Willebrands?" asked the rabbi,
referring to the ancient, formal
style stemming from the time
the nobility put the Christian
name before the title, as in
"William, Duke of Norfolk."
"We don't do that anymore,"
said Cardinal Willebrands
cheerfully, and into the historic
communique went a couple of
references to cardinals using the
title before the first name.
The statement read: "On
Tuesday morning, the Jewish
delegation met with Cardinal
Agostino Casaroli." That was
how the text appeared in the
New York Times, but the accom-
panying news story clung grim-
ly to the old ways: "This morn-
ing the Jews met with Agostino
Cardinal Casaroli." In some

2

FRIDAY, OCT. 16, 1987

matters, the Times thinks in
terms of centuries.
The Associated Press Style-
book goes with the new form,
and most newspapers are adop-
ting it. "There has been no for-
mal decreee to change the place-
ment of Cardinal from its tradi-
tional use after the first name,"
says a spokesman for the Na-
tional Conference of Catholic
Bishops in Washington. "It has
become an informal option?'
Mebbeso, but priests who
want to get in tune with the
latest Vatican usage will pro-
bably take this communique as
their keynote. Personally, I hate
to see the archaic usage go — we
have few enough reminders of
our linguistic heritage — but the
adoption of the modern form
will simplify matters for those
outside the church who
wondered why so many church
leaders had the same middle
name.

An appreciation of Safire's treat-
ment of word origins, this is important
thus far. Safire went into discussing the
term " demonic" as applied to Jews, and
proceeded to define "Shoah" and
"Holocaust." The "demonic" ter-
minology, the rejection of the Nazi ef-
fects on the religious tendencies of our
time, the definitions of the Holocaus-
tian elements, all combine to provide
many gems in language studies. The
following from Safire will instruct and
inspire fascinatingly:"

"It was also noted," read the
communique, "that Nazi
ideology was not only anti-
Semitic but also profoundly
demonic and anti-Christian:'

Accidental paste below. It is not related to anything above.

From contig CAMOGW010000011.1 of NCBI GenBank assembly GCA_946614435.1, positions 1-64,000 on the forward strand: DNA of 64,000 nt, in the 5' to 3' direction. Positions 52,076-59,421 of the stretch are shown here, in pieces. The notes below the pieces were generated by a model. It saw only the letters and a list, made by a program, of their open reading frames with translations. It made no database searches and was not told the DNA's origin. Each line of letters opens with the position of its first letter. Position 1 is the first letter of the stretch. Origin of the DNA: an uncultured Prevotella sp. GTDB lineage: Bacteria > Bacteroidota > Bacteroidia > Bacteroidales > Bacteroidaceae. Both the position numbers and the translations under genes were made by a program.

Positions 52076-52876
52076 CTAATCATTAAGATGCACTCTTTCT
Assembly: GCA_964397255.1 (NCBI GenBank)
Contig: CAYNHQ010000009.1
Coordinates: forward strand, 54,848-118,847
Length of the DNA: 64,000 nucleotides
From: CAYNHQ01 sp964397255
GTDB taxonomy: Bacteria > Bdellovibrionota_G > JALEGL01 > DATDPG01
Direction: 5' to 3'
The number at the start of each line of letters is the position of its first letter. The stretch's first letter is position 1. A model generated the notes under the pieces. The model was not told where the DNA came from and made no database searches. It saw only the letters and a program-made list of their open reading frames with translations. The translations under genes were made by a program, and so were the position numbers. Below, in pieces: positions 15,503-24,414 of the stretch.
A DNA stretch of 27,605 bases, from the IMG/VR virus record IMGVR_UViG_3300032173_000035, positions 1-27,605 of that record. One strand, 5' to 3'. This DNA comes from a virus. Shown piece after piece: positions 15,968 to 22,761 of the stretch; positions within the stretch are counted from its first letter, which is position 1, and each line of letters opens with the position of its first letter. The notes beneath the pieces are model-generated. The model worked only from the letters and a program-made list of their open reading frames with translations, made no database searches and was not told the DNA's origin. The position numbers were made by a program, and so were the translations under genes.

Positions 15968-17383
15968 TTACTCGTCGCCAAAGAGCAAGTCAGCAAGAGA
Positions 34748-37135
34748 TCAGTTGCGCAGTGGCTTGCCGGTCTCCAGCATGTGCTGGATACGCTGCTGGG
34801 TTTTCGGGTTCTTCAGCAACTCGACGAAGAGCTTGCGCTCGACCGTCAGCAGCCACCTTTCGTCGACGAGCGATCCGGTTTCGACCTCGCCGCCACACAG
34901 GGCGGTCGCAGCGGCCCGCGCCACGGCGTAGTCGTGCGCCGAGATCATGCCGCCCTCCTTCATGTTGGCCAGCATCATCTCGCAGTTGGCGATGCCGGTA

Demonic is an adjective that has
special resonance for
theologians, who take demons
seriously; a synonym is satanic.
The Jewish drafters were aware
of millenarian cosmology, which
holds that the Christ and An-
tichrist will do battle at some
future Armageddon; for cen-
turies, many priests identified
the Jews with the Antichrist,
and icons often pictured Jews as

demonlike. In this statement, the
use of demonic to describe
Nazism breaks the libelous link
between Jews and demons, plac-
ing Christians and Jews on the
same side against the satanic
Hitler.
Another significant usage:
"The agenda for the meeting in-
cluded the Shoah (Holocaust)."
Shoah is a Hebrew word for

Continued on Page 46

Salute To Max M. Fisher

A

salutary function, planned
jointly by the Jewish Welfare
Federation and the Jewish Com-
munity Center, will add a never-ending
mark of appreciation for the services of
the admired Max M. Fisher. The occa-
sion will be the Oct. 21 dedication of a
sculpture of Fisher for permanent
display in the Center. The formal
dedication is acclaimed in the sponsors'
joint announcement which declares:
"In creating a bronze bust of Max
Fisher, sculptor Jerome Soble has
sought to convey 'the dignity and
strength of this man who has done so
much for the Jewish people.' The
sculpture will be permanently
displayed in the lobby area of the
Jewish Community Center."
The entire community will surely
acclaim this honor and dedication.
It is additionally appropriate to
repeat a quote from Fisher with which
the sponsors introduce their invitation
to the planned event. Fisher is quoted:
"We are all trustees of our Jewish
heritage . . . with an obligation to im-
prove it, cherish it, and guard its
future."

Max M. Fisher
The Fisher credo is inspiring and
the honor to be accorded him commen-
dable. Many additional good wishes to
you, Max!